Nike's Briscoe High Commercials
This weekend Nike and its advertising partner Wieden + Kennedy have put their Briscoe High commercials into heavy rotation, and after doing some research, I think people are underestimating the significance of the spots. Some blog comments, all sic:
- chopstewy- "its an actor....some kid...i think they're trying to relate that kid to just an average person, to get people to believe that if you wear their stuff, you can play as good as vick, urlacher, troy p., L.T., leinart, etc....i think its just to relate the consumer to the star to sell the product..."
- tunescribe- "Does anyone else find that ad bizarre? Having NFL players, Don Shula, Urban Meyer, etc., impersonating a high school team. Just seems like somebody's weird idea that belongs in the Twilight Zone or something."
- GJAJ15- "I saw it in ESPN Mag, did not understand it all... maybe I am missing something, but thought it was a very strange mix of personalities."
- PatsFanInVa- "Yeah, that is bizarre. I have seen it a couple of times. It's not like there's some kind of link through all those people, that it makes sense or something some way I dont understand? I mean, there's not really a Briscoe or a Briscoe High School I should know about, is there?"
Of course, as the Nike press release explains, the ad documents a fictional town consumed by high school football on the eve of a new season. On the surface, the commercial is funny because everyone in the town--Don Shula as the head coach, Steve Young as a paperboy, Deion Sanders as a dad--is part of our football universe, and fond we are of all of them. Quite literally, as the Futura typeface in the last frame states, "Football is Everything." But there is so much more to appreciate.
That same press release neglects to mention the name of the director, but whoever that is infuses the commercial with precise details to both ground the jocks while deifying them: the pencil behind Polamalu's ear, Vick's feet on the desk, Urlacher snapping a paper football. (Thank God Peyton's with Reebok, so we don't have to watch his shit-eating grin. In fact, I think he has a commercial for that too.)
Speech Communication major. No, seriously.
The music plays a key role too. The earlier "Two-a-Days" commercial was scored to Creation's "Making Time," which was adequate but nothing compared to Norman Greenbaum's "Spirit in the Sky," which is the soundtrack to the "Gameday" spot. "Two-a-Days": "Gameday :: 1931 Scarface: 1983 Scarface: more ambitious, more poignant, gleefully less focused. Besides recalling the Main Street 1950s import with which the song's associated, the lyrics evoke traditional, core American values. With that in mind, the spots reach a new level. Make no mistake. These aren't those cheesy Bud Light campfire commercials from the '80s, in which the whole point was being able to go, "Hey! That's Dick Butkus!" Here, the football greats represent archetypes steeped in our own mythology. Within each person on the street is a hall-of-famer, and all of us are sitting in the back of Jimmy Johnson's history class, with the football players being front-and-center. (If I have one complaint about the clip, it's that Jimmy Johnson is cast as a history teacher in it. Where I come from, dude definitely would have paced a religion class.)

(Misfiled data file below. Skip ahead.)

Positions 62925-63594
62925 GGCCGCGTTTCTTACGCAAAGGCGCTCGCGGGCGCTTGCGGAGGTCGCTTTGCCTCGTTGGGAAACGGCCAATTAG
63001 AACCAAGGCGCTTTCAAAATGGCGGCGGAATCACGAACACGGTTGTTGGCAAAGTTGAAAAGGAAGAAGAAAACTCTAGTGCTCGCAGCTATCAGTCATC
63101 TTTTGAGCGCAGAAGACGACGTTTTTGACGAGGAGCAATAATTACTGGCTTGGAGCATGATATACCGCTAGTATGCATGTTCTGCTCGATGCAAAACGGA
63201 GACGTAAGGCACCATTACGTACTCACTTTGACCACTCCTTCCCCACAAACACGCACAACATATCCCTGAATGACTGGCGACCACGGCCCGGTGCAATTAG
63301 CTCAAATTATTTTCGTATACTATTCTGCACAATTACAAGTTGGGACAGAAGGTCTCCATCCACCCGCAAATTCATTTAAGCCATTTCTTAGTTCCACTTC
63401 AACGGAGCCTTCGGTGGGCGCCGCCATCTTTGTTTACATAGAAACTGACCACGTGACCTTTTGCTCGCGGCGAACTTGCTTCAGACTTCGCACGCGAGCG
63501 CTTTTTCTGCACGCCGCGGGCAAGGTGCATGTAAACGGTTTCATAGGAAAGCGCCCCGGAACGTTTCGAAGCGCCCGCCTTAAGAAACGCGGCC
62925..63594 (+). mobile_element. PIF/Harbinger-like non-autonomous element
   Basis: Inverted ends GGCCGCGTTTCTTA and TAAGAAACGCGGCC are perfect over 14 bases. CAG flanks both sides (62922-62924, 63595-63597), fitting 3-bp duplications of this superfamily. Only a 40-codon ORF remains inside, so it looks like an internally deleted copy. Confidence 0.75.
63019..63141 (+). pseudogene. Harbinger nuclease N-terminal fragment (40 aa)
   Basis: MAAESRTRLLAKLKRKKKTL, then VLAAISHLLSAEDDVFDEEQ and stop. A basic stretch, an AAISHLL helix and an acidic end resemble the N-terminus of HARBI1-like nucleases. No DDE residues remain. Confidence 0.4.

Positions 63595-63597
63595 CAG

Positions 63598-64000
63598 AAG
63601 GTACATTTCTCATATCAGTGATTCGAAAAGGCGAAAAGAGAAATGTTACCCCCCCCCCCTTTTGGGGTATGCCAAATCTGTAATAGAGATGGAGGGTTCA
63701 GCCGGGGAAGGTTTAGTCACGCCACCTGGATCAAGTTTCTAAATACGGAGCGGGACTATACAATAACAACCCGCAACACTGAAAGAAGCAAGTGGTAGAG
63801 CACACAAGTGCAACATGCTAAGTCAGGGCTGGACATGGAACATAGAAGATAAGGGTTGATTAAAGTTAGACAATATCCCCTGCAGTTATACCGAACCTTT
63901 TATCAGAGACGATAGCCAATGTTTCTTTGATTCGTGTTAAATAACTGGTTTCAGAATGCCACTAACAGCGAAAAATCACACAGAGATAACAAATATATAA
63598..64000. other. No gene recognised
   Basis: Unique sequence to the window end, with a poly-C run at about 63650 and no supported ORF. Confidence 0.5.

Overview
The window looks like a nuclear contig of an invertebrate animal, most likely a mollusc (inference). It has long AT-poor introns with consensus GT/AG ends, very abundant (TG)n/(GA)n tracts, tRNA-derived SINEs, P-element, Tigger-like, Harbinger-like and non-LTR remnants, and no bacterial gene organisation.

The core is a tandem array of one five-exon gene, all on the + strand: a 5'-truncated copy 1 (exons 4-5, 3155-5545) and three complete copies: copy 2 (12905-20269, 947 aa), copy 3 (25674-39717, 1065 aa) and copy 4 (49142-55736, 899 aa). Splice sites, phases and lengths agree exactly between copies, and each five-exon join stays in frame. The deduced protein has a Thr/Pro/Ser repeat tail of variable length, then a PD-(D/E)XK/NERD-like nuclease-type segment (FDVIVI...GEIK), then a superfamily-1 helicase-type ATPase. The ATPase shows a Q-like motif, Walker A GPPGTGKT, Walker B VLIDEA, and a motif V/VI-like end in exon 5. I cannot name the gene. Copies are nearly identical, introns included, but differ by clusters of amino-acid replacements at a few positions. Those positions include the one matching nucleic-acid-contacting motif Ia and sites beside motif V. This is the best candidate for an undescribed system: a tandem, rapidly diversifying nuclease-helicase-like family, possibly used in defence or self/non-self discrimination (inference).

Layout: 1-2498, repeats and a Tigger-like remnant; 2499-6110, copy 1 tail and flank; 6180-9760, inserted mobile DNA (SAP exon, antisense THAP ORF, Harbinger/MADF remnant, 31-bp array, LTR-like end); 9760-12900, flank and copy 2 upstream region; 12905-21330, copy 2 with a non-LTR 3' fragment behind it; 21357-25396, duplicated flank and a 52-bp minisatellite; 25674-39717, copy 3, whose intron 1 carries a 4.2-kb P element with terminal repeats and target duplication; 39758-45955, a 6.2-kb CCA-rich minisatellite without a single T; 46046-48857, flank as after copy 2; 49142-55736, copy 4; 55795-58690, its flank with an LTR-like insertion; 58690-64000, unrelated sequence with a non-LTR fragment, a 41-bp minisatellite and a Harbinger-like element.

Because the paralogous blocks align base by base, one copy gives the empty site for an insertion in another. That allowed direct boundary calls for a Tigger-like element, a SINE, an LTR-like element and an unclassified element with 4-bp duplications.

Hey! I'm your new Sacred Scriptures teacher. Open your books to page sixty-nine!"
Anyway, the tagline at the end of the commercial is incorrect. Football isn't everything; everything is football. Nike illustrates that football does not only surround us in the classroom and the practice field and the traditions with which we're all familiar. It is us. It represents our values and what makes us who we are. How's that for brand image?
And for that one person watching modern shoe commercials and saying, "They never even show what the sneaker looks like," get a life. Nike's been making the same cleat for twenty years. It's not like they're going to all of a sudden start putting mp3 players in them.
But then again, what do I know about TV? I like "DMX: Soul of a Man."